With the new school year starting up, Hoosier police agencies will be receiving funds for traffic enforcement at school bus stops.
The Indiana Criminal Justice Institute is giving approximately $380,000 to 39 agencies for overtime school bus stop enforcement over the next two months.
“Indiana police officers will be enforcing increased fines and penalties for drivers who recklessly pass bus stops and drive aggressively,” Gov. Eric Holcomb said in a statement. “This is one of many steps that Indiana is taking to protect the safety of school children as classes resume.
This past year the Indiana General Assembly passed Senate Enrolled Act 2 in response to the accident that claimed the lives of three children last year at a school bus stop in Fulton County.
Alivia Stahl and her twin brothers, Xzavier and Mason Ingle, were hit and killed last October after Alyssa Shepherd, who was on her way to work, failed to stop for a school bus as the children crossed the street. The bus lights were flashing and the stop arm was extended.
Shepherd is scheduled to stand trial in October on three counts of reckless homicide, one count of criminal recklessness and one count of passing a school bus with its safety arm extended.
SEA 2, authored by Sen. Randy Head, R-Logansport,makes running a school bus stop sign a Class A misdemeanor, up from a Class B misdemeanor. If the action results in injury, it is a Level 6 felony, and if the action results in a death it is a Level 5 felony, which carries a penalty of one to six years in prison.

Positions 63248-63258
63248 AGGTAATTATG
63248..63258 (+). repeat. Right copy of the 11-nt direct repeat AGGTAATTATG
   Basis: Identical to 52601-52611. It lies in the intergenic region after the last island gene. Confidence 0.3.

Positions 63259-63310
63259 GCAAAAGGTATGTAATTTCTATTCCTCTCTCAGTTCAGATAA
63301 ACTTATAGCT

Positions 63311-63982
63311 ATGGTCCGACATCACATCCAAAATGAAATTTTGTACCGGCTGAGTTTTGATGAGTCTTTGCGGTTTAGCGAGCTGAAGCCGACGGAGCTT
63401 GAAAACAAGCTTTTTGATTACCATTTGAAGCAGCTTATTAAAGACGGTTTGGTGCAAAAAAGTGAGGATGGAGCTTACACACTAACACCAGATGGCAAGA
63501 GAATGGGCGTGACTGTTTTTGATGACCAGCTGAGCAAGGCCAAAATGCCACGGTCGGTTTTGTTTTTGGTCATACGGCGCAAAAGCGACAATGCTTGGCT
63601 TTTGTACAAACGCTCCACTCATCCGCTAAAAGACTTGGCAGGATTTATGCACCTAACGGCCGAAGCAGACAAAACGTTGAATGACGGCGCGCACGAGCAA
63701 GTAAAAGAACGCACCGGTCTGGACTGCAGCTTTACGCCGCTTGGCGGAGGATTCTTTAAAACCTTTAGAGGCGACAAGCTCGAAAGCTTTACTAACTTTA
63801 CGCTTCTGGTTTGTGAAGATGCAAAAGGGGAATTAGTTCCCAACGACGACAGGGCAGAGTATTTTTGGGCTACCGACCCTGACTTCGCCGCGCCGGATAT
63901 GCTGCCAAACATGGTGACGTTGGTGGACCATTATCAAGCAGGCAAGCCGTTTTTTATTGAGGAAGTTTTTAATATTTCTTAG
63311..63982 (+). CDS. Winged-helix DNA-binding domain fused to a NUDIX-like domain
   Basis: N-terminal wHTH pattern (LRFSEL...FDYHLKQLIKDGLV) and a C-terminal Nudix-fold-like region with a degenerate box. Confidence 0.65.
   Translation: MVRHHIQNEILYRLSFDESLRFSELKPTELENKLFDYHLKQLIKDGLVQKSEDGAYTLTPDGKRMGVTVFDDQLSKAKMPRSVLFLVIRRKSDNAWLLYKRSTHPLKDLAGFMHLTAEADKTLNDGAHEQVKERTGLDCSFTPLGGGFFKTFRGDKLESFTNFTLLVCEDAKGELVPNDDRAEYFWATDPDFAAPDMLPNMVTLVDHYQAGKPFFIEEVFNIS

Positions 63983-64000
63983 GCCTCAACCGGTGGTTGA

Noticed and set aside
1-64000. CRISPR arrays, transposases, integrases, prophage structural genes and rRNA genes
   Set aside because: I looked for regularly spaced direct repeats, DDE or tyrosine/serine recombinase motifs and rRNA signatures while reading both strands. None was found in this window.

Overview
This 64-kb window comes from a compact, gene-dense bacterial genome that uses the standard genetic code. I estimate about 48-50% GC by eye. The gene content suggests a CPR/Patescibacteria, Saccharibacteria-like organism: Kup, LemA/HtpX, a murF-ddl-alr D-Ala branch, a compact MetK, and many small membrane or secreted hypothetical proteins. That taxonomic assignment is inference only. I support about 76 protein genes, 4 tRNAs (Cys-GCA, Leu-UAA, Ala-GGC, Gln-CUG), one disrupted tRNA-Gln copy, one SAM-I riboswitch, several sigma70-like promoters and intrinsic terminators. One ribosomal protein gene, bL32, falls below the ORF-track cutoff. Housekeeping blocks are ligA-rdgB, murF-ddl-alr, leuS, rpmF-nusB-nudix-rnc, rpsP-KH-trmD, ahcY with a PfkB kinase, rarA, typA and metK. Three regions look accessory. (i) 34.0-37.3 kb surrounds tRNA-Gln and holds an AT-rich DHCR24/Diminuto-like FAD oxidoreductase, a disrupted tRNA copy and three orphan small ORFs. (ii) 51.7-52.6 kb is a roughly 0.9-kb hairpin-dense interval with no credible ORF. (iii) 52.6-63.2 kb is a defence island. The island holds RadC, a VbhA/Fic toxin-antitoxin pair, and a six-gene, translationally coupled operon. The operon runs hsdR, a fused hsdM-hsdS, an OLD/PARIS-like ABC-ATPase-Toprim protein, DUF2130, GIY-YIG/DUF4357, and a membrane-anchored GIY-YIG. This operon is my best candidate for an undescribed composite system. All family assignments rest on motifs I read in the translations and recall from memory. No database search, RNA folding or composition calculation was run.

The new law requires school buses to have reflective tape in certain areas, operate with daytime running lights and says drivers should load and unload a student as close to the right-hand curb or edge of the roadway.
Others changes include that if a school bus is operated on a U.S. or state route, outside city or town boundaries, the bus driver may not load or unload a student at a location that requires the student to cross a roadway. The only exception is if there are no other safe alternatives.
State law had already required motorists to stop, rather than simply proceed with caution, when a school bus is picking up or dropping off children, as signaled by its lights and an extended stop arm.
Drivers do not have to stop if the road is divided by a physical barrier such as a guardrail, concrete barrier or grass median. On a divided roadway, only vehicles traveling in the same direction as the school bus are required to stop.
Around 230 Indiana police agencies receive federal grants for traffic enforcement including speeding, aggressive driving and school bus stop-arm violations.
Police agencies may apply for future traffic-enforcement grants, including school-bus stop enforcement grants, through Aug. 30 at www.in.gov/cji.
The following departments received funds:
Avon Police- $7,812
Boone County Sheriff- $23,650
Brown County Sheriff- $10,000
Cedar Lake Police- $4,000
Connersville Police- $3,111
Chesterton Police- $12,000
Decatur County Sheriff- $3,000
Evansville-Vanderburgh School Corporation Police- $1,238
Fort Wayne Police- $49,975
Fulton County Sheriff- $2,500
Griffith Police- $5,000
Hamilton County Sheriff- $5,000
Hammond Police- $8,000
Hancock County Sheriff- $6,000
Hobart Police- $10,000
Howard County Sheriff- $3,000
Indianapolis Metropolitan Police- $44,000
Jackson County Sheriff- $39,680
La Porte Police- $3,000
Lowell Police- $4,000
Madison County Sheriff- $6,500
Marshall County Sheriff- 3,300
Merrillville Police- $6,000
Mishawaka Police- $25,000
Morgan County Sheriff- $10,000
Muncie Police- $6,000
New Castle Police- $5,500
Newburgh Police- $4,000
Paoli Police- $1,050
Peru Police- $7,936
Princeton Police- $4,000
Rockport Police- $4,713
Scott County Sheriff- $7,353
Sellersburg Police- $10,000
Seymour Police- $3,000
Tell City Police- $1,200
Tippecanoe County Sheriff- $15,750
Vigo County Sheriff- $9,120
Winona Lake Police- $8,000